His mother, Candy, said Glenn responded to the procedure better than doctors had hoped, “the poster boy” for the transplant. The night before he died, mother and son spent a normal evening watching the Major League Baseball All-Star Game while doing some stretching exercises – Greg Norman golf stretches, no less. He was feeling fine, enjoying the recent decorations added to his room in the apartment where he and Candy were living during his recovery.
The next morning, Candy went in to wake her son and he was feverish and unresponsive. He never regained consciousness.
“Talking to Glenn, texting Glenn, he was ready to go tear up the world,” Stalnaker said. “Glenn beat everything, and then to have this happen after the surgery and Glenn doesn’t wake up – it’s so unfair.
“Glenn was always at the doctor: ‘He’s all right, he’ll be back tomorrow,’ ” the coach added of people’s reactions to the news. “Everybody just can’t believe it.”
At the celebration of Heer’s life, the memorial bulletin had a photo of a golf bag and clubs set on a background of green grass and blue sky. Heer’s personal bag, the large Bison headcover standing watch over the large crowd, stood at the front of the church.
Stories of Heer’s life flowed freely during the service and after, from his hole-in-one at Blair Park, to his desire to continue playing a round even as snow began to fall, to the mischief he occasionally got into while being a kid just like any other.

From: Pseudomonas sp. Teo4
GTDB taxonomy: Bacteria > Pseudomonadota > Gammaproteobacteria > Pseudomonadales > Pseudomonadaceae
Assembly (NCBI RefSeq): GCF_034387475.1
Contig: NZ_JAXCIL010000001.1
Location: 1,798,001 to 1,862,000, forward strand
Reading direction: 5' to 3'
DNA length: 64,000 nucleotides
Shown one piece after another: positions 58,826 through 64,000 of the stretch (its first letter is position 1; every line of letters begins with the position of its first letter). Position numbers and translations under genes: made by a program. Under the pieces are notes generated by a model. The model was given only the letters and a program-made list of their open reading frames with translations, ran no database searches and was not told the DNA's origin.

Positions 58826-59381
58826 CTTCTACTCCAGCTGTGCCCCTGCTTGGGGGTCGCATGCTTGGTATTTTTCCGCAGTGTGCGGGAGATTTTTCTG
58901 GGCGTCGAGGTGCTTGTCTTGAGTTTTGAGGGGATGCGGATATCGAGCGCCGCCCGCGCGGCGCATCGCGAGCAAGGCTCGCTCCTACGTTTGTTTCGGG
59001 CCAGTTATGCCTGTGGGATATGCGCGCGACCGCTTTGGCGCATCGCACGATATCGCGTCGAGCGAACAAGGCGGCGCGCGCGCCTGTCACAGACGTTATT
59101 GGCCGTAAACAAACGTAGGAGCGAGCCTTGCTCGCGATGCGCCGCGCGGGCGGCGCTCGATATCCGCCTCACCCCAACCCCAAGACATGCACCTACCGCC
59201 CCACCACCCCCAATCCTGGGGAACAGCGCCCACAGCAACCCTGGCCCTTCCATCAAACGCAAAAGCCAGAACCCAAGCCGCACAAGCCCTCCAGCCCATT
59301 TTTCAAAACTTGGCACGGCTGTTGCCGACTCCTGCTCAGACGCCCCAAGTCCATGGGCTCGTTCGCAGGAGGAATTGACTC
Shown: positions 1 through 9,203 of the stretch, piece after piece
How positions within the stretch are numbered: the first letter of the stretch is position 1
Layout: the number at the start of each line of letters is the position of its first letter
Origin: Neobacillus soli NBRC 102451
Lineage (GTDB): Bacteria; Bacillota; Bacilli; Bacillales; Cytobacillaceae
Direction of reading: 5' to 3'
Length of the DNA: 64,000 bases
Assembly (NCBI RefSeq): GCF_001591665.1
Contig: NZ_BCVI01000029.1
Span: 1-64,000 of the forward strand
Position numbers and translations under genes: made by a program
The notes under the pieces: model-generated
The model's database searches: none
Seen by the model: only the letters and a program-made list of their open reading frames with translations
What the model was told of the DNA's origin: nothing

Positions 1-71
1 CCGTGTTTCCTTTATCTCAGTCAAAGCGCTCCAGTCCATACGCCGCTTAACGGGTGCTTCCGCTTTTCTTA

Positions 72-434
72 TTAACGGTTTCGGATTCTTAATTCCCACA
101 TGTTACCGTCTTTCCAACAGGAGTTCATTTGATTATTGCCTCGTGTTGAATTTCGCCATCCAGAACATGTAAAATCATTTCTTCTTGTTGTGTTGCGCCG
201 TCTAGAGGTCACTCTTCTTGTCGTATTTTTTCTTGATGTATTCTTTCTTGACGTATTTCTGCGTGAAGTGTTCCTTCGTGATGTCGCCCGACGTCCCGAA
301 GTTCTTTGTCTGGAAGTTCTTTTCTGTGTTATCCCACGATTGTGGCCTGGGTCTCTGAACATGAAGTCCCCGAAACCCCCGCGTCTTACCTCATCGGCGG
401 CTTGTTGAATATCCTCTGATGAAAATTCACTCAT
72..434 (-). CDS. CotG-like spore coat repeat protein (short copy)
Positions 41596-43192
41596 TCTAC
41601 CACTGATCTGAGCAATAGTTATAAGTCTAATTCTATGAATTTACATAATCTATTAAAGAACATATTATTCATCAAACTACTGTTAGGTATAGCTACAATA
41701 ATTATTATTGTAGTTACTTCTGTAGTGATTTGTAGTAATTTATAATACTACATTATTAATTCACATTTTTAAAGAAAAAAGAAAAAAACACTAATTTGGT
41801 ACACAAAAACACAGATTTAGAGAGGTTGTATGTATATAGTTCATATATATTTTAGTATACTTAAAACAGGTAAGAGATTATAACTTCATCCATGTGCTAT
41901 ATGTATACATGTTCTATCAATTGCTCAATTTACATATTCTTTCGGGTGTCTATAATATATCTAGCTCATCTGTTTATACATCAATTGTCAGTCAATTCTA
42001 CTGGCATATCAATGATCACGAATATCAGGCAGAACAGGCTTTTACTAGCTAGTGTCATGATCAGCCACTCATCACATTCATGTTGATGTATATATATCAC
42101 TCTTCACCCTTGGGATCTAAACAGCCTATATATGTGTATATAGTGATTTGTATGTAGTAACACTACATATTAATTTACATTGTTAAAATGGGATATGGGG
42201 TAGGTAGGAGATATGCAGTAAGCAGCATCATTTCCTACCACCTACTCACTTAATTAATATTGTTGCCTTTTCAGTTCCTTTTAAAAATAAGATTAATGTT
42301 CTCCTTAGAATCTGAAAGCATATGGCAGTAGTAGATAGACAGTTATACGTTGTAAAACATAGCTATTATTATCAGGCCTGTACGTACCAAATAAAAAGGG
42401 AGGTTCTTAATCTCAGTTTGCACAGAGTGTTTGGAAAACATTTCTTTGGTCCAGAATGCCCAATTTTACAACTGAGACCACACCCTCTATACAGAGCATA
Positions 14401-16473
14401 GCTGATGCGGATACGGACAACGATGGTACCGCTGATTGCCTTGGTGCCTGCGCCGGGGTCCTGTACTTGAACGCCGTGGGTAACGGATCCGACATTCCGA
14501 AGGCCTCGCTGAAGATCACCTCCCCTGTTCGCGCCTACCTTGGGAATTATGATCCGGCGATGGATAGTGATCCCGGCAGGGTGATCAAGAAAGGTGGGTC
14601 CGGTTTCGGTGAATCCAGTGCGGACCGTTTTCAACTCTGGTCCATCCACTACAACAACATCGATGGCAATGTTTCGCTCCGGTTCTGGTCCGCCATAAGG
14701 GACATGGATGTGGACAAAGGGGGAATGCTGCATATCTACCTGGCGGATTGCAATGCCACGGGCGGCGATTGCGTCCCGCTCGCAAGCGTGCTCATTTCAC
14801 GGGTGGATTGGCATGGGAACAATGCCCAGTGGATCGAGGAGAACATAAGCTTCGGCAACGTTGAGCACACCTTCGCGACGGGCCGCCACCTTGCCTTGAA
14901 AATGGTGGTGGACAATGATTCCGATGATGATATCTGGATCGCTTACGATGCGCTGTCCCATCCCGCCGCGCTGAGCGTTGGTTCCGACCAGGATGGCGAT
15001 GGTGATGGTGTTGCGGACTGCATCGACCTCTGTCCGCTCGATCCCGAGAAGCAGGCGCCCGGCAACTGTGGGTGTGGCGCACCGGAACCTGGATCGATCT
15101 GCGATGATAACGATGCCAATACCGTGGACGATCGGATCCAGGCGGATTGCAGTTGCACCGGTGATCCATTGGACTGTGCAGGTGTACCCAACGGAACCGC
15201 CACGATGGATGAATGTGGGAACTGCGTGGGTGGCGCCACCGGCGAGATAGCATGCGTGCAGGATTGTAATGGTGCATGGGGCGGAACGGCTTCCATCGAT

Inman, who first met Heer at a UNC golf camp, recalled the friendship struck up between camper and 6-foot-8 Tar Heel Phillip Chauncey. Their jokes escalated over the days until Heer finally devised the ultimate plan: putting BBQ sauce, ketchup and mustard all over Chauncey’s truck out in the parking lot.
Just one problem — Heer decorated the wrong Tahoe. But it did belong to a UNC athlete – a football player.
“He ended up having to clean the car off in the baking sun,” Inman recalled with a laugh at the memory.
Really, that took as much courage as anything else Heer did in his life. It would have been easy to retreat in the face of his disease, worry about how far he was being out-driven on the golf course, wallow in self-pity because of his differences. But the only word mentioned more than “golf” at Heer’s memorial service was “courage,” a quality Glenn had enough of to fill every lake and bunker on every golf course ever designed.
Survived by his parents Mike and Candy Heer of High Point, Glenn Heer was an organ donor and also donated his body to the NIH to further its fight against immunodeficiency diseases. En lieu of flowers at his memorial service, the family requested gifts in Glenn’s memory be sent to: The Immune Deficiency Foundation, P.O. Box 758695, Baltimore, Md., 21275; Brenner Children’s Hospital, 10th Floor Ardmore Tower, WFU Baptist Medical Center, Medical Center Blvd., Winston-Salem, NC 27157; or The Children’s Inn at the NIH, 7 West Drive, Bethesda, Md., 20814-1509.